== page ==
Time and again, we have harped about the prime importance of a low carbon, sustainable future essential for the very survival of the generations coming after us. And now, in allusion to the ominous foretelling, the instigation of global warming is already beginning to have its effects in our present day scenarios. Well, a practical example in this regard, would be the gradual shortening of Canada’s outdoor skating season, due to warm winter temperatures.
Far removed from the remoteness of the Arctic Circle, we are talking about a thickly inhabited place like Ottawa, which is incidentally Canada’s capital. The city’s iconic 7.8 kilometer (4.8 miles) Rideau Canal Skateway was only open for 28 days, which is statistically the worst season in 42 years.
In fact, the adverse trend has been seen across the North American country, where rinks were forcibly closed early and opened late for the credible amount of ice to form. For example, in Winnipeg, the Assiniboine River did not freeze over, thus not allowing more than half of the river skateway to operate, leaving most their large inventory of equipment useless.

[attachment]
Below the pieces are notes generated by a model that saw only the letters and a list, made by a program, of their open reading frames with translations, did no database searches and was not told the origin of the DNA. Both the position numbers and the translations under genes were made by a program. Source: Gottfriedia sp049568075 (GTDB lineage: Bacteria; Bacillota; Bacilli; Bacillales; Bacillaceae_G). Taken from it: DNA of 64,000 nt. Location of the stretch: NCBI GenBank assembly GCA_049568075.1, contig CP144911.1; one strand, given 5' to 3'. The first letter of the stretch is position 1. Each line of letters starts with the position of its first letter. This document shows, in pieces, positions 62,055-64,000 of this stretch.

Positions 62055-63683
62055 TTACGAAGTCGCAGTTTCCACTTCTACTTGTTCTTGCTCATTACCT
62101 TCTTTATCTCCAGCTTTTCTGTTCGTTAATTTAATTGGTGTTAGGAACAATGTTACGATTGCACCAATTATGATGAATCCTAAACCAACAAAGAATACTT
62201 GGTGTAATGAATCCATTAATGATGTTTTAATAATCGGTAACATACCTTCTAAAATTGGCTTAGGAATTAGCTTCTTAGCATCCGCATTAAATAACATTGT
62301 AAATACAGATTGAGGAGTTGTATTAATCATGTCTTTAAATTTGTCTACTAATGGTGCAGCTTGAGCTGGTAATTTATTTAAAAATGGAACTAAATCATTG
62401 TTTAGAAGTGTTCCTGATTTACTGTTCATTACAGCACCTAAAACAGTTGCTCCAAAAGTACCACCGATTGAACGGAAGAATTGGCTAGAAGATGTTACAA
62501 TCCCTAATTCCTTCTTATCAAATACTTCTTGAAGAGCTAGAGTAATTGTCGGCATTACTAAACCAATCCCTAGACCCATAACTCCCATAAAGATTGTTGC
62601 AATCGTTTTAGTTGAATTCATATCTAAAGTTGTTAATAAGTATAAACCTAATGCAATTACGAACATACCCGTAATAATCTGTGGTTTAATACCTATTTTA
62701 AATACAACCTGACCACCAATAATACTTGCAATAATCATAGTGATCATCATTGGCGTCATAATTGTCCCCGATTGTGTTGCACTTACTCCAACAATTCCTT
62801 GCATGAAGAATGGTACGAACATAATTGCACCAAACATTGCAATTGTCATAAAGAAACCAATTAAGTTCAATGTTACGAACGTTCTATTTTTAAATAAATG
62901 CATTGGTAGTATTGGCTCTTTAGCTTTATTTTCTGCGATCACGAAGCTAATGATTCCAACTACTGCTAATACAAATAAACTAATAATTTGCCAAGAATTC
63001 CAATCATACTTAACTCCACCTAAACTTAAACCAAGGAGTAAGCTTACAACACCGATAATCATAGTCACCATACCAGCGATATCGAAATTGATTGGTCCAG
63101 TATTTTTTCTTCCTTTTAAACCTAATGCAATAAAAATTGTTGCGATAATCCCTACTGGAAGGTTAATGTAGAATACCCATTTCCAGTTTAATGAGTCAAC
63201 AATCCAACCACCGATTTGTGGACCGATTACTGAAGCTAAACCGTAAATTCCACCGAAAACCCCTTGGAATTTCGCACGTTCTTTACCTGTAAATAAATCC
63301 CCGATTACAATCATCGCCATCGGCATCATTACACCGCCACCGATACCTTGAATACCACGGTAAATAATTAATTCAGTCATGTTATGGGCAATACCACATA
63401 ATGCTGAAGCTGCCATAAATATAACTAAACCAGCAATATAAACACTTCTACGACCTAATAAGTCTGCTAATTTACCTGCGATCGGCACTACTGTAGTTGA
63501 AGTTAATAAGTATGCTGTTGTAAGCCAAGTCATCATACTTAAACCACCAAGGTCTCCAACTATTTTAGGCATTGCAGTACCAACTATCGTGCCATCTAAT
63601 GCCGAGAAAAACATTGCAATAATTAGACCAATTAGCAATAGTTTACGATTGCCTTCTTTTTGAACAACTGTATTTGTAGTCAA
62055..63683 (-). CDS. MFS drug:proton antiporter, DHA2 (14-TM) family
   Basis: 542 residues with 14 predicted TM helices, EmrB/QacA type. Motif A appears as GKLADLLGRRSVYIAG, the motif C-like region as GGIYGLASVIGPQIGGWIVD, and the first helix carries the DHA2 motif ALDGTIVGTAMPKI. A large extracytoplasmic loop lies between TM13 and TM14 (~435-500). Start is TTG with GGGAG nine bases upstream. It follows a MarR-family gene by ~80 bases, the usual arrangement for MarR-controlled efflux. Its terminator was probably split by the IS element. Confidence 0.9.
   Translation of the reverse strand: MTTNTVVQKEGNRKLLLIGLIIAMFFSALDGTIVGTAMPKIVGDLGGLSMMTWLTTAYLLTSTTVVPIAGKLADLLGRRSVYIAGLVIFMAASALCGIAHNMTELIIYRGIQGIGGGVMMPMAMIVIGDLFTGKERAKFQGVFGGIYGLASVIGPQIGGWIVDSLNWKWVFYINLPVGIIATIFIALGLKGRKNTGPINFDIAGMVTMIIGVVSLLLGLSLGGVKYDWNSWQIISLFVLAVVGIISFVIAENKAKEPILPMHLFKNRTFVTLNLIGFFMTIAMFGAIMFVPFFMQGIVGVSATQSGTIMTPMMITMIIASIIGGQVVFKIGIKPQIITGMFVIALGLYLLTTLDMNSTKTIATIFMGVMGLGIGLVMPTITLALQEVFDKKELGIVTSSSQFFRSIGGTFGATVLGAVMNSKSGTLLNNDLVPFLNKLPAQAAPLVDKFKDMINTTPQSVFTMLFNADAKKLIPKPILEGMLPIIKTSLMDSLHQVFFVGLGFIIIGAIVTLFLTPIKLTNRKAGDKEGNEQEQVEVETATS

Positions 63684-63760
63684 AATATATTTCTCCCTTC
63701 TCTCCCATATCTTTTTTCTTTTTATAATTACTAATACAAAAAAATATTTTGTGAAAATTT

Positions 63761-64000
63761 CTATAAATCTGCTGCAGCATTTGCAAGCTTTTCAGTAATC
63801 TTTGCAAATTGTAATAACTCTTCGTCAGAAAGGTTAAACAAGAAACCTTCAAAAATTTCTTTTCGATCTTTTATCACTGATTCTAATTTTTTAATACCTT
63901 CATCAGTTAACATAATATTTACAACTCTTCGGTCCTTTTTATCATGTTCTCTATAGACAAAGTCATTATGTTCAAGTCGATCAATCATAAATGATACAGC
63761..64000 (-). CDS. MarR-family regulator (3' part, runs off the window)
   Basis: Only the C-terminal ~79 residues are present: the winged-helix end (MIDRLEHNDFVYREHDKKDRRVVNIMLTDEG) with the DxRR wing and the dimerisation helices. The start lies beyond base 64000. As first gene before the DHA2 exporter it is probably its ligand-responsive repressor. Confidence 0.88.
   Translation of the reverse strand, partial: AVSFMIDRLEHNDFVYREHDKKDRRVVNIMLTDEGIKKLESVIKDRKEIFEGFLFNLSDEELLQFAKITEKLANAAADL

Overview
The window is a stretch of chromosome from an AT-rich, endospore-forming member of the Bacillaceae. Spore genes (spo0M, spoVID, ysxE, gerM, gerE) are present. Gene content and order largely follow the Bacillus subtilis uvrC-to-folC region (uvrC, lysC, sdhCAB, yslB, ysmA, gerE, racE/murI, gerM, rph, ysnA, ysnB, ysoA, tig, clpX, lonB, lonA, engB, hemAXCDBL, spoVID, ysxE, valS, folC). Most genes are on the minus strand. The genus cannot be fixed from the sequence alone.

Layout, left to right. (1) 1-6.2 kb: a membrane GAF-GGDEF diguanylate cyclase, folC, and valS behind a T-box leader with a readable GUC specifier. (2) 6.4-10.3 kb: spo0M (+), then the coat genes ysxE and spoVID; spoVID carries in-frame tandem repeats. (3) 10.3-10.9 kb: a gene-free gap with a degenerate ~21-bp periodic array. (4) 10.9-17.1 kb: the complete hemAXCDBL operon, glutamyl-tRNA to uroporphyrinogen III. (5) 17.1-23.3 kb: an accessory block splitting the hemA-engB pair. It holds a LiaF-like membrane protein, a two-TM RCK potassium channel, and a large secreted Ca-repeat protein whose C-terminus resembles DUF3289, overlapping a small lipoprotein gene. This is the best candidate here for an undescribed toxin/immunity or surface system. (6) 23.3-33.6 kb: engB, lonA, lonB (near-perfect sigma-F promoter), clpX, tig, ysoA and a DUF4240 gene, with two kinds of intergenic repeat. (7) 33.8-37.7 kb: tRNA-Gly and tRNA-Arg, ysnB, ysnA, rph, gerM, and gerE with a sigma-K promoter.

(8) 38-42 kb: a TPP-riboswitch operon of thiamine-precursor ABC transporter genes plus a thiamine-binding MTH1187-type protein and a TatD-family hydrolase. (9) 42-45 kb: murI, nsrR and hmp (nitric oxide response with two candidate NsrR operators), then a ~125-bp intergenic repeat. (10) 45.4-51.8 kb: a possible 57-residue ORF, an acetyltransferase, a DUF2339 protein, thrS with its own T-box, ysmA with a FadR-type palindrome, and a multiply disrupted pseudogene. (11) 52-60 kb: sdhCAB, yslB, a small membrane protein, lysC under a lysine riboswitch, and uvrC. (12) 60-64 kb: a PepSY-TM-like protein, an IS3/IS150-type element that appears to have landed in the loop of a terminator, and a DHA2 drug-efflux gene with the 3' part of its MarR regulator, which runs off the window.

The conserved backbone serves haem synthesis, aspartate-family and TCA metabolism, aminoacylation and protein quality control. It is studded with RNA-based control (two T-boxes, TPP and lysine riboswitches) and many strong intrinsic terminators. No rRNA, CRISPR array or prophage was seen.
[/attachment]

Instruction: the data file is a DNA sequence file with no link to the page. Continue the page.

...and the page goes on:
What’s even more foreboding, is the forecasts presented by some researchers. According to a collaborative study made by a trio of scientists, the worst affected places are Canadian Prairies and southwestern regions. Their research compared the weather conditions starting from 1950, and it was seen that there is gradual increment of temperature over the succeeding winter seasons. As a matter of fact, there can be a full end to outdoor skating within the next few decades, especially in westernmost British Columbia and Alberta provinces.
Well, more than mere ominous forecasts, the malefic situation does have the potent capacity to threaten ice hockey, an integral part of the Canadian culture. In relation to this, Hockey legend Wayne Gretzky said:
It is hard to imagine a Canada without outdoor hockey. But I really worry that this will be a casualty of our continuing to ignore the climate problem and obstruct international efforts to decrease greenhouse gas emissions.